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Vito LoPiccolo

LoPiccoloVito Head X 72 150x150Vito was the voice of Motor City Motorsports and had been for over 20 years. He has been involved in auto racing for 55 years, primarily in the Detroit area. Vito was wounded in World War II and when he arrived back home, he immediately began attending races at Motor City Speedway.
LoPiccolo became a police officer and part of his duties was to pull over speeding drivers. He eventually pulled over Bill Stone and they became life time friends. He read an article in National Speed Sport News written by Bob Lewis of Grand Rapids. Bob had mentioned in his column that fan clubs were sprouting up all over the nation and wasn’t it a shame that Michigan did not have one.
Vito began corresponding with Lewis and shortly after, Vito and his wife Barbara, Bob and Norma Lewis, Willis and Marion Flokstra met on September 25, 1965 and formed the Michigan Automobile Racing Fan Club. Vito was the first president of the club and eagerly began to recruit racing fans for the club. In the first year, membership grew to a couple of hundred people. For the first 11 years, Vito was president of the club. He recruited people like Gordon Johncock, and that helped get other people interested.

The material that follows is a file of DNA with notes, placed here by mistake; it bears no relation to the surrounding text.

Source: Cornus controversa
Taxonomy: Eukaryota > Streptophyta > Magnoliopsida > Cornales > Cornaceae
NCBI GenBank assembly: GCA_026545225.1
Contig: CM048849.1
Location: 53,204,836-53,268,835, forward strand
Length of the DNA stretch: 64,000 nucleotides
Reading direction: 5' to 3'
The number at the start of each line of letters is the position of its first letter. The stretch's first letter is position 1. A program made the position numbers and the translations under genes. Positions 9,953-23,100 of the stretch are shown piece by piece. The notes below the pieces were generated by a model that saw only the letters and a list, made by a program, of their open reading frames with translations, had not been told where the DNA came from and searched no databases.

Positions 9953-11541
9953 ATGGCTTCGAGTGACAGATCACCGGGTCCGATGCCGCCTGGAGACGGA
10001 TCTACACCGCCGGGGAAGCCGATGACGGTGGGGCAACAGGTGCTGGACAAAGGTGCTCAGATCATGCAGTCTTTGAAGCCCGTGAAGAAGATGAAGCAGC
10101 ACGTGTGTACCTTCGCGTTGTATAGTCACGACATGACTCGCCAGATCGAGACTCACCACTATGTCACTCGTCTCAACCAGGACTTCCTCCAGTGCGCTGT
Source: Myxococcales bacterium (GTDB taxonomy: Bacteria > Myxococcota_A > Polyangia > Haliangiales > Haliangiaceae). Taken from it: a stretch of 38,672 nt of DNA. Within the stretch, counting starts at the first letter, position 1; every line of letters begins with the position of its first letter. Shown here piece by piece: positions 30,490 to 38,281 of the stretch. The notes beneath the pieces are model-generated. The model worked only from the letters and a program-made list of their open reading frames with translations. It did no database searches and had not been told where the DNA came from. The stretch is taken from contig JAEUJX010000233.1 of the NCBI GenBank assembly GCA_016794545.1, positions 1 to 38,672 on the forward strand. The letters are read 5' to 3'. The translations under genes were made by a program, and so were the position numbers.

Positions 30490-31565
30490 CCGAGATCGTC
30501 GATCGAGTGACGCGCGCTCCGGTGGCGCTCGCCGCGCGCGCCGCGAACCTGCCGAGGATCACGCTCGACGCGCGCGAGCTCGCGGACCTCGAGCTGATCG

After Johnny White was seriously injured and paralyzed from a vicious racing accident, LoPiccolo pushed to hold a fundraiser for White. The fundraiser was very successful and helped Johnny White financially. The Fan Club grew to 1,000 members and they had racers at their banquet like Bobby Unser, Dan Gurney, Poncho Carter and Johnny Parsons from the Indy car set.
LoPiccolloVitoB 72 235x300Around 1976, Vito stepped down as president of the Fan Club. He then took up the job of public relations director. In 1977, Vito and Bill Richardson started the first auto racing television program. It was called Motor City Motorsports, and it aired on WGPR TV 62.
In the late seventies, Vito was invited to the groundbreaking ceremonies at Michigan International Speedway. He worked public relations for the track for the next eleven years.
In the eighties, Vito began his radio show also called Motor City Motorsports. He says that his favorite Detroit area race drivers were Joy Fair, John Anderson, and Ray Nece.
Vito has received an award from the Michigan Racing Scene as media celebrity of the year in 2003.
Vito died on October 14, 2016 at the age of 90.  (1926 - 2016)